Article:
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Developmental milestones record - 9 months

Definition

At 9 months, a typical infant will have certain skills and reach growth markers called milestones.

Alternative Names

Growth milestones for children - 9 months; Childhood growth milestones - 9 months; Normal childhood growth milestones - 9 months

Information

All children develop a little differently. If you are concerned about your child's development, talk to your child's health care provider.

PHYSICAL CHARACTERISTICS AND MOTOR SKILLS

A 9-month-old has usually reached the following milestones:

  • Gains weight at a slower rate, about 15 grams (half an ounce) per day, 1 pound per month
  • Increases in length by 1.5 centimeters (a little over one-half inch) per month
  • Bowel and bladder become more regular
  • Puts hands forward when the head is pointed to the ground (parachute reflex) to protect self from falling
  • Is able to crawl
  • Sits for long periods
  • Pulls self to standing position
  • Reaches for objects while sitting
  • Bangs objects together
  • Can grasp objects between the tip of the thumb and index finger
  • Feeds self with fingers
  • Throws or shakes objects

SENSORY AND COGNITIVE SKILLS

The 9-month-old typically:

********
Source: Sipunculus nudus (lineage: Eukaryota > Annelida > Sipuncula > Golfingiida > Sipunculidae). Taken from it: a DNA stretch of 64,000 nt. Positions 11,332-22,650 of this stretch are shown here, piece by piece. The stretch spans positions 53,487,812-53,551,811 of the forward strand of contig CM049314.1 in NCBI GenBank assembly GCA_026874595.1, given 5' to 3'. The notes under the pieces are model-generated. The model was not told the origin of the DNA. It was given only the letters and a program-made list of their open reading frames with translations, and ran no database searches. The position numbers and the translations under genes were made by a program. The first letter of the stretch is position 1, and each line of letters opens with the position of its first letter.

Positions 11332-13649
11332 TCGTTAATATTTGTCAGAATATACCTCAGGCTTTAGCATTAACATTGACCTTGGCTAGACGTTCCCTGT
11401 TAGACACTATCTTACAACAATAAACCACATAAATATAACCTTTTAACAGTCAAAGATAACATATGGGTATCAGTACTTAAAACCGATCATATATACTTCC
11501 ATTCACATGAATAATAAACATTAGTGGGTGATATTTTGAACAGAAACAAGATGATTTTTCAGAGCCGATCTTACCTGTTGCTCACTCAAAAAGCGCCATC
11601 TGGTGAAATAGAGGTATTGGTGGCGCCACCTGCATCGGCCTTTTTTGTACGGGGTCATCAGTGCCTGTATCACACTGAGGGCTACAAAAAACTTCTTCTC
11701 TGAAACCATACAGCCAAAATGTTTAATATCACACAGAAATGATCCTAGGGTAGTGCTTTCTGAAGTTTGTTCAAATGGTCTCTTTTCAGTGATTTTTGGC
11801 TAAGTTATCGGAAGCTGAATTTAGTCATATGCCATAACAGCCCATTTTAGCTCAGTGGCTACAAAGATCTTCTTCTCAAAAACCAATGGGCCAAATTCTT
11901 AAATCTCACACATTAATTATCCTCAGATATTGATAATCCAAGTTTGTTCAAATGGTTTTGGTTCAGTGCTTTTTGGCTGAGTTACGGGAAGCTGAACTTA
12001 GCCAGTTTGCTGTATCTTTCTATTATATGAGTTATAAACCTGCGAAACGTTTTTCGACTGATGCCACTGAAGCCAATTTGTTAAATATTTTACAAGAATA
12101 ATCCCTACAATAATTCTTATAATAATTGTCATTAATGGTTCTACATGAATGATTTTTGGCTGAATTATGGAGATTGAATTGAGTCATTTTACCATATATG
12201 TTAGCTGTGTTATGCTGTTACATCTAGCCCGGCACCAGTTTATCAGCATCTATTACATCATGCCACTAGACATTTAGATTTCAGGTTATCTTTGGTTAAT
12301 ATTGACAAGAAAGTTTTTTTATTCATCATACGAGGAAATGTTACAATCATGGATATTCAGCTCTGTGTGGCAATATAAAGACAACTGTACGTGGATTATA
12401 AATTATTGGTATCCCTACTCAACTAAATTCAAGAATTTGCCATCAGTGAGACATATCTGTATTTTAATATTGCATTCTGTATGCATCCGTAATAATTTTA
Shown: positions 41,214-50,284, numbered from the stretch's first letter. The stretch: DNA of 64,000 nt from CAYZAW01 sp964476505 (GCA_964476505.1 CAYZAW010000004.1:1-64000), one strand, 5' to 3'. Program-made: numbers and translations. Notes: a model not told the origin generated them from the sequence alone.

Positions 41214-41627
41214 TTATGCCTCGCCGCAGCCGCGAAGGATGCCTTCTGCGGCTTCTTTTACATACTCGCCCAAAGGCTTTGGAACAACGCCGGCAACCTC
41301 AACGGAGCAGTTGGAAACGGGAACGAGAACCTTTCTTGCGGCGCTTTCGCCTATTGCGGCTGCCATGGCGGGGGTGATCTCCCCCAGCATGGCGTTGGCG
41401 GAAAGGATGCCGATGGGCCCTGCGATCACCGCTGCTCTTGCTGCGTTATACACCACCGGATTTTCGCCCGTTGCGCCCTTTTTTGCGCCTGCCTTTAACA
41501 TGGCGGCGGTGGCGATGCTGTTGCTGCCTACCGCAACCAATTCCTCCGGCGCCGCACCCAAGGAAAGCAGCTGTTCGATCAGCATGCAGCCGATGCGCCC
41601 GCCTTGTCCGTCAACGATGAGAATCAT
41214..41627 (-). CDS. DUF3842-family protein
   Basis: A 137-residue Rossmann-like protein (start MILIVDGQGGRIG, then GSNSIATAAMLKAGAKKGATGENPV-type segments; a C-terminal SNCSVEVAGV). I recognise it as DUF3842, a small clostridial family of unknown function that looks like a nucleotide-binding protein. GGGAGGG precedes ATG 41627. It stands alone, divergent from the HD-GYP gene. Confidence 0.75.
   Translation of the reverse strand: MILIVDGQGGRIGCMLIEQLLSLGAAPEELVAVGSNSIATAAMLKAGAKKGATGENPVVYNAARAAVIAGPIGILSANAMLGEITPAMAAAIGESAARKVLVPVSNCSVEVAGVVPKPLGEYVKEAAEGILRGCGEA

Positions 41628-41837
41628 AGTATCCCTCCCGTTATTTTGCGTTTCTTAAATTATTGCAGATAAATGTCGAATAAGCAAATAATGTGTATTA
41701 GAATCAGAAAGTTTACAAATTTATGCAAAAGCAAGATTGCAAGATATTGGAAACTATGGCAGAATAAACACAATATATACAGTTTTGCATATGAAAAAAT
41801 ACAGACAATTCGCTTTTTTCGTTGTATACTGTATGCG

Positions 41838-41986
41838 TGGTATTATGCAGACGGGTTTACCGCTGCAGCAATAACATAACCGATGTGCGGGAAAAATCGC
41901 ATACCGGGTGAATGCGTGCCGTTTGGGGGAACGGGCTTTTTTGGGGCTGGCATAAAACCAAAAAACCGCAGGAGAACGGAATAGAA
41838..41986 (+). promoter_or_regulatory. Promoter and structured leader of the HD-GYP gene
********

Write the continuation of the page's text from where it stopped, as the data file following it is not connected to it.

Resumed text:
• Babbles
  • Has separation anxiety and may cling to parents
  • Is developing depth perception
  • Understands that objects continue to exist, even when they are not seen (object constancy)
  • Responds to simple commands
  • Responds to name
  • Understands the meaning of "no"
  • Imitates speech sounds
  • May be afraid of being left alone
  • Plays interactive games, such as peek-a-boo and pat-a-cake
  • Waves bye

PLAY

To help the 9-month-old develop:

  • Provide picture books.
  • Provide different stimuli by going to the mall to see people, or to the zoo to see animals.
  • Build vocabulary by reading and naming people and objects in the environment.
  • Teach hot and cold through play.
  • Provide large toys that can be pushed to encourage walking.
  • Sing songs together.
  • Avoid television time until age 2.
  • Try using a transition object to help decrease separation anxiety.

References

Feigelman S. The first year. In: Kliegman RM, Behrman RE, Jenson HB, Stanton BF, eds. Nelson Textbook of Pediatrics. 19th ed. Philadelphia, PA: Elsevier Saunders; 2011:chap 8.


Review Date: 12/2/2014
Reviewed By: Sameer Patel, MD, MPH, Assistant Professor in Pediatrics, Ann & Robert H. Lurie Children's Hospital of Chicago, Chicago, IL. Review provided by VeriMed Healthcare Network. Also reviewed by David Zieve, MD, MHA, Isla Ogilvie, PhD, and the A.D.A.M. Editorial team.
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